This is the first post in a series PDM management and integration by Guy Edkins. If you have any need for SOLIDWORKS PDM customization, do not hesitate to contact us.
When SOLIDWORKS Corporation purchased Conisio (the creators of EPDM) in 2006, it quickly become the mainstay of file management for SOLIDWORKS files. PDM Workgroup, the first file manager for SOLIDWORKS, simply could not hold up in the face of rapid business globalization. Sharing files across countries and continents became the principal downfall for companies trying to share large amounts of data across multiple sites in Workgroup PDM.
SOLIDWORKS EPDM was rebranded in late 2016 to PDM Standard and PDM Professional with PDM Workgroup being deprecated and replaced by PDM Standard. Standard and Professional are both SQL-based tools which lends a higher level of all around capability to the platform.
Today PDM Professional is SOLIDWORKS primary tool for SOLIDWORKS file management. Additionally, PDM Pro can manage just about any file type equally as well as it can SOLIDWORKS files. Companies around the world now rely on PDM Pro to provide document management for multiple departments across multiple disciplines. The operative word in the last sentence is document. Make no mistake: PDM Pro, while an expansive product is a document manager, is not a records manager as is the case with any standard PLM system such as Agile, Windchill, or TeamCenter. That being said, a large niche for PDM Pro exists in the enterprise environment.
Twenty-five years ago as a consultant to engineering industry, I was often asked by clients, How do we choose the right data management software? My answer has not changed one bit from those days: buy the best tool that fits your primary needs and has a robust, sophisticated API to allow customization. Further, I would prefer a tool that uses accepted industry standards. A company can rarely go wrong under these guidelines.
Industrial software of any kind rarely provides 100% of the needed functionality out of the box. Even if it does provide the functionality, it might not provide it in an efficient manner. Hence the need to integrate business systems using an API. This where SOLIDWORKS PDM Professional shines.
Consider PDM from an integration standpoint. First and foremost, PDM Pro runs on top of Microsoft SQL Server. MS SQL is now number two behind Oracle in total sales of RDBMS, although in 2016 MS SQL grew faster than Oracle did: 10.3% versus 3.3%. Consequently, it is safe to say PDM Pro is running on an established standard database technology. PDM is a Microsoft OS only tool and therefore runs in an established operating system. This alone gives it great flexibility as far as interacting with the OS and other MS toolsets.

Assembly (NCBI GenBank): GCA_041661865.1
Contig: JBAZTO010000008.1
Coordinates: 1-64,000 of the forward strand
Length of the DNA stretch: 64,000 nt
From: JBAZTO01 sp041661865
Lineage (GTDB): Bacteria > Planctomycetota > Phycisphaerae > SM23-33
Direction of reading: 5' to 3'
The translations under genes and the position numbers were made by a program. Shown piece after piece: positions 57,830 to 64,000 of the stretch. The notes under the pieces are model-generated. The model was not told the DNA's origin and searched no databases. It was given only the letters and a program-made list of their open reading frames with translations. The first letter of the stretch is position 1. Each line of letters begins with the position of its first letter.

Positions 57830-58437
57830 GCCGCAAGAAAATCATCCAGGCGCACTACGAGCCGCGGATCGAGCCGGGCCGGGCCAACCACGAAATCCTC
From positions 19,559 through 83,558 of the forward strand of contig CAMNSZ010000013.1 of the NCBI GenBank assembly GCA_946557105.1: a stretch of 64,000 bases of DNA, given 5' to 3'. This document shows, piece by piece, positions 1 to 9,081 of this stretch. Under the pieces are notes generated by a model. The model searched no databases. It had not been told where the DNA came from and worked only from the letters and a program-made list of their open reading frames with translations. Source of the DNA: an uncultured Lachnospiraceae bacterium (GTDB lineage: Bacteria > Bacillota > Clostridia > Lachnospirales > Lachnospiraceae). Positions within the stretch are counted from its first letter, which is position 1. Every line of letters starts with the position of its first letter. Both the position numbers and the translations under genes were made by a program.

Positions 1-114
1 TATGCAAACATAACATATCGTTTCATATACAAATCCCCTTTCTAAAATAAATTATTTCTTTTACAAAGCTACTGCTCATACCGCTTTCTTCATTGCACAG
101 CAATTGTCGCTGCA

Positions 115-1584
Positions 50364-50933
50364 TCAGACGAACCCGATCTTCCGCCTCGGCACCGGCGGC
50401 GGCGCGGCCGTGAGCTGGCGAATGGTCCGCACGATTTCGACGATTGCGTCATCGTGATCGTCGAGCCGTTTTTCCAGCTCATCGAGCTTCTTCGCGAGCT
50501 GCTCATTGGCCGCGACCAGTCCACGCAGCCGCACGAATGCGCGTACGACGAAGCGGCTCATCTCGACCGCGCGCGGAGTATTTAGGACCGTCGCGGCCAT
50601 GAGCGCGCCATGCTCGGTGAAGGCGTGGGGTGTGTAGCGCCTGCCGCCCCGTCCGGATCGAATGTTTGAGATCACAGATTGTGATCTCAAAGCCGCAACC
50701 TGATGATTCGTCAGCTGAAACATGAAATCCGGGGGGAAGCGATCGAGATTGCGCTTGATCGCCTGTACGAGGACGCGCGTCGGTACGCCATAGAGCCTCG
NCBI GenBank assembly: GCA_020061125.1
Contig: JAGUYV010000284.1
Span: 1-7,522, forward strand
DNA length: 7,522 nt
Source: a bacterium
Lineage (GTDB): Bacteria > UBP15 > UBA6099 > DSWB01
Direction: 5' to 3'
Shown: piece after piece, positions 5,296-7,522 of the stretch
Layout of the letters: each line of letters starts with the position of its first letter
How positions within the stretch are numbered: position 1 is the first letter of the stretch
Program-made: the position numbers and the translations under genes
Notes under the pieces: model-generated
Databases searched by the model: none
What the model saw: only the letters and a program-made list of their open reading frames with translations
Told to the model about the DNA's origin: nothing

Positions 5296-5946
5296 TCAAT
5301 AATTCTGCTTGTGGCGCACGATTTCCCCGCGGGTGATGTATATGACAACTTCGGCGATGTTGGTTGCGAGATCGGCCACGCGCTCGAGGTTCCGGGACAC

The real crown jewel of PDM, however, is its API: a rich programming library that allows companies to customize at will and integrate PDM with their business systems, creating seamless data transmission and removing any need for double data entry within an enterprise. If the API doesn’t contain the tools necessary, many times data can be read from SQL database directly. As a result, the possibilities are endless for integrations with other systems, whether passing single fields of data found in PDM data cards to passing entire PDM BOMs to MRP and ERP systems. Even linking PDM to the newer cloud based business and PLM systems is possible with via web services, typically utilizing REST technology.
CADSharp has created numerous integrations for our customers within the PDM environment. From task addins to complex web services integrations, each piece of software we write one has increased efficiencies across departments and resulted in immediate bottom-line savings. In the coming months this blog will highlight some of the integrations specifically. Stay tuned!
How has the SOLIDWORKS Professional PDM API benefited you? Let us know in the comments!
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